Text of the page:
Belinda Knisley formally charged
Belinda Knisley appeared in the 21st Judicial District Court early this morning
GRAND JUNCTION, Colo. (KKCO) - Early this morning, Mesa County Deputy Clerk Belinda Knisley appeared before a judge and was formally charged.
Knisley, 66, appeared in the 21st Judicial District Court today for the formal filing of charges. According to the complaint and information document provided by the District Attorney, Knisley was formally charged with:
- Second Degree Burglary (Class 4 Felony): “Between and including August 23, 2021 and August 25, 2021, Belinda Gail Knisley unlawfully, feloniously, and knowingly broke an entrance into, entered, or remained unlawfully after a lawful or unlawful entry in the building or occupied structure of Mesa County, located at 200 S. Spruce Street, Grand Junction, CO with the intent to commit therein the crime of Cyber Crime; in violation of section 18-4-203(1), C.R.S.”
- Cybercrime (Class 2 Misdemeanor): “Between and including August 23, 2021 and August 25, 2021, Belinda Gail Knisley unlawfully and knowingly accessed, exceeded authorized access to, or used a computer, computer network, or computer system, or any part thereof without authorization or in excess of authorized access; in violation of section 18-5.5-102(1)(a), C.R.S.”
It is important to note, these charges are separate from the District Attorney’s Office’s ongoing investigation into criminal activity surrounding the security breach of Mesa County voting equipment. No arrests have been made related to the security breach investigation.
Knisley’s next court appearance will take place on Thursday, Sept. 30, 2021 virtually at 8 a.m. This will be a review hearing.
Knisley is an employee of Mesa County and not an elected official. She was served an official written notice of suspension as a Mesa County employee on Aug. 23 at the Mesa County DMV located at 200 S. Spruce St. After her suspension was served, she was escorted off the premises.
According to the District Attorney, the county had received numerous complaints from multiple sources that Knisley had allegedly engaged in inappropriate and unprofessional conduct in the workplace.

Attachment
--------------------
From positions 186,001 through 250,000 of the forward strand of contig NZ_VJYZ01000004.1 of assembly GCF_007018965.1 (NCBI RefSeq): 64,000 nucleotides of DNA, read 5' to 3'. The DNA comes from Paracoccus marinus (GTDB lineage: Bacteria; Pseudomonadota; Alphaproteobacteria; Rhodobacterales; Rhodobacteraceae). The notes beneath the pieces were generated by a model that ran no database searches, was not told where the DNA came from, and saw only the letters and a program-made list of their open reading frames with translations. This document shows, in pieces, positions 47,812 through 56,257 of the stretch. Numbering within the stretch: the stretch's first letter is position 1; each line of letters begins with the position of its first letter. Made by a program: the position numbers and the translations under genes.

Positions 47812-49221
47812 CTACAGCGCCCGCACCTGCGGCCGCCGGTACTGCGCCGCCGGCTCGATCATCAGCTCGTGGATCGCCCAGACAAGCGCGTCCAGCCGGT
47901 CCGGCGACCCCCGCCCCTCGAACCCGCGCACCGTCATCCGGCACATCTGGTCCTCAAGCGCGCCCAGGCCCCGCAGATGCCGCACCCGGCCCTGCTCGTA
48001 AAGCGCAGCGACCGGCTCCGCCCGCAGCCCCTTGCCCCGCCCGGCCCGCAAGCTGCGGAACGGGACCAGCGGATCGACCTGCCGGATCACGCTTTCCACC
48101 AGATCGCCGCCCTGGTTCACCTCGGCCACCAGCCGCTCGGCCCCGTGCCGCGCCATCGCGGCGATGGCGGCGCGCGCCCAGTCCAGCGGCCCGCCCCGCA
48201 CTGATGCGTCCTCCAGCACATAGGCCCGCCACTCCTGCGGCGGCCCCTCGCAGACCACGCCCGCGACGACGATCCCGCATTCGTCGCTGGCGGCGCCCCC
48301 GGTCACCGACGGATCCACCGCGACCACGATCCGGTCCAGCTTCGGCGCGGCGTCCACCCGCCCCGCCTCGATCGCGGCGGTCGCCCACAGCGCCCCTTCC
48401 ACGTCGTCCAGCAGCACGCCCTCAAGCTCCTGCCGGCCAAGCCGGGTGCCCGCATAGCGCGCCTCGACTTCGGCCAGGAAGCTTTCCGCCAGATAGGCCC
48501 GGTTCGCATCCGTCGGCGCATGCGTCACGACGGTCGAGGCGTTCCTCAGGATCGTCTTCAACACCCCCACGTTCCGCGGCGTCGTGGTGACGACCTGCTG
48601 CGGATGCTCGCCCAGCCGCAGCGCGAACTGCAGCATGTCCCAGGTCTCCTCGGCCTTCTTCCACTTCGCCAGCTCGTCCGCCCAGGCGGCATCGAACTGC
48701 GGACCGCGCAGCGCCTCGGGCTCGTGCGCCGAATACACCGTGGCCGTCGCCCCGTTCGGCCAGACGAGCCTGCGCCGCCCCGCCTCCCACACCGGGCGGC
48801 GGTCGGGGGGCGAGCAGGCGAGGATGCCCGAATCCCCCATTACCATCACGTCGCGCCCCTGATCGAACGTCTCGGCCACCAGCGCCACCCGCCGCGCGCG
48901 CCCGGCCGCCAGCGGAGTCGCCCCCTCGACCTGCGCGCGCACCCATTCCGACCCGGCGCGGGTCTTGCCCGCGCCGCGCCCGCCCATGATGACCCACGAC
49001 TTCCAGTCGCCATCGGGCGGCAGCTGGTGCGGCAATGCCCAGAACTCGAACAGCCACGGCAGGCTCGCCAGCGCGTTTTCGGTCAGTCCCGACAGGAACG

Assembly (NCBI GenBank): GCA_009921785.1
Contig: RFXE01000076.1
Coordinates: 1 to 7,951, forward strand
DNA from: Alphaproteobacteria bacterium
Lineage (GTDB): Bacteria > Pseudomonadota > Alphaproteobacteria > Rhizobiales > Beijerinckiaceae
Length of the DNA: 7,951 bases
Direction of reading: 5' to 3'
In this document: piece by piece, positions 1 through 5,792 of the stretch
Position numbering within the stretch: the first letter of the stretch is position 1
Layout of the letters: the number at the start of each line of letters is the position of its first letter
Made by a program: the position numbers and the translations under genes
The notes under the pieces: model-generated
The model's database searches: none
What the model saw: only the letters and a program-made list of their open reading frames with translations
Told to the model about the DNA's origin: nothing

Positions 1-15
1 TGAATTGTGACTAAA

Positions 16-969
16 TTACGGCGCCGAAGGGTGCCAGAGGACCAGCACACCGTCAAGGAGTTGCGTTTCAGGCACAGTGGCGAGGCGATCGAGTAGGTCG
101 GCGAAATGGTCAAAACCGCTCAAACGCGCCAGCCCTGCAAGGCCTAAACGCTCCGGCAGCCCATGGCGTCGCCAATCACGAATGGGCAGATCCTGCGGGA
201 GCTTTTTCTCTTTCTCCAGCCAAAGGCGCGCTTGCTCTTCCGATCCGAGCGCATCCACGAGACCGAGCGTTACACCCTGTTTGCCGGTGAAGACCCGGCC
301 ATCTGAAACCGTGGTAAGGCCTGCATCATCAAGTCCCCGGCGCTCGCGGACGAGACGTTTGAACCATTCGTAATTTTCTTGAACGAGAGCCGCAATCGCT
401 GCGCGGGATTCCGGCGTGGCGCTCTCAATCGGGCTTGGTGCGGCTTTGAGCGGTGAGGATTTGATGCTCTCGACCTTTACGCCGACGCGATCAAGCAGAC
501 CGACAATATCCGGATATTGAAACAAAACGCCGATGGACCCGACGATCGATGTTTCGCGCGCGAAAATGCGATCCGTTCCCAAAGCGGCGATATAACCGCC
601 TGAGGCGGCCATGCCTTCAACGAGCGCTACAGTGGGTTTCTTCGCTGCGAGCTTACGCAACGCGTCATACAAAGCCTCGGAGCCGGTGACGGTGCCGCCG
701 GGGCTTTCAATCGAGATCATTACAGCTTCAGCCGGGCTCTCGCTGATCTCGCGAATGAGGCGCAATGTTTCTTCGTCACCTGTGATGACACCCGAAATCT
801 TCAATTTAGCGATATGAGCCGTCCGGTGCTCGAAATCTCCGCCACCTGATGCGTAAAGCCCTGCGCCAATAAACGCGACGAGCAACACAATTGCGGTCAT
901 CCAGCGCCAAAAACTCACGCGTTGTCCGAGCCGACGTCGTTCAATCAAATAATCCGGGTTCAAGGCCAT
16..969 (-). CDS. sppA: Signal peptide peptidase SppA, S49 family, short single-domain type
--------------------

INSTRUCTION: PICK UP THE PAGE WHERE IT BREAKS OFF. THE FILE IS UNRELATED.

Knisley’s access to Mesa County computers, networks, and servers was disabled by Mesa County IT on the same day as her suspension.
On Aug. 25, around 12 p.m., it was reported that Knisley was inside a secure work area at the Mesa County DMV, the same location she had been escorted off of two days before. According to her affidavit, she was caught and escorted off the property.
Around 5 p.m. on the same day, in response to a search warrant issued by the District Attorney, Mesa County Human Resources went to collect Mesa County Clerk and Recorder Tina Peters’ work notebook computer from her office. The affidavit states during the collection, it appeared Knisley was using Peters’ Mesa County work station to access the secure Mesa County computer network earlier that morning.
Mesa County IT pulled log files from Peters’ work notebook computer that confirmed Peters’ credentials were used to login. Upon further investigation, Mesa County IT also discovered that items were sent to the print server, but were not ultimately printed. The content of these items remains under investigation.
At this time, Peters has not returned to her office in Mesa County since her leave on Aug. 9.
Ultimately, Knisley turned herself in to the 21st Judicial District Court on Sept. 1. Due to this, the District Attorney made arrangements for her to avoid going to jail.
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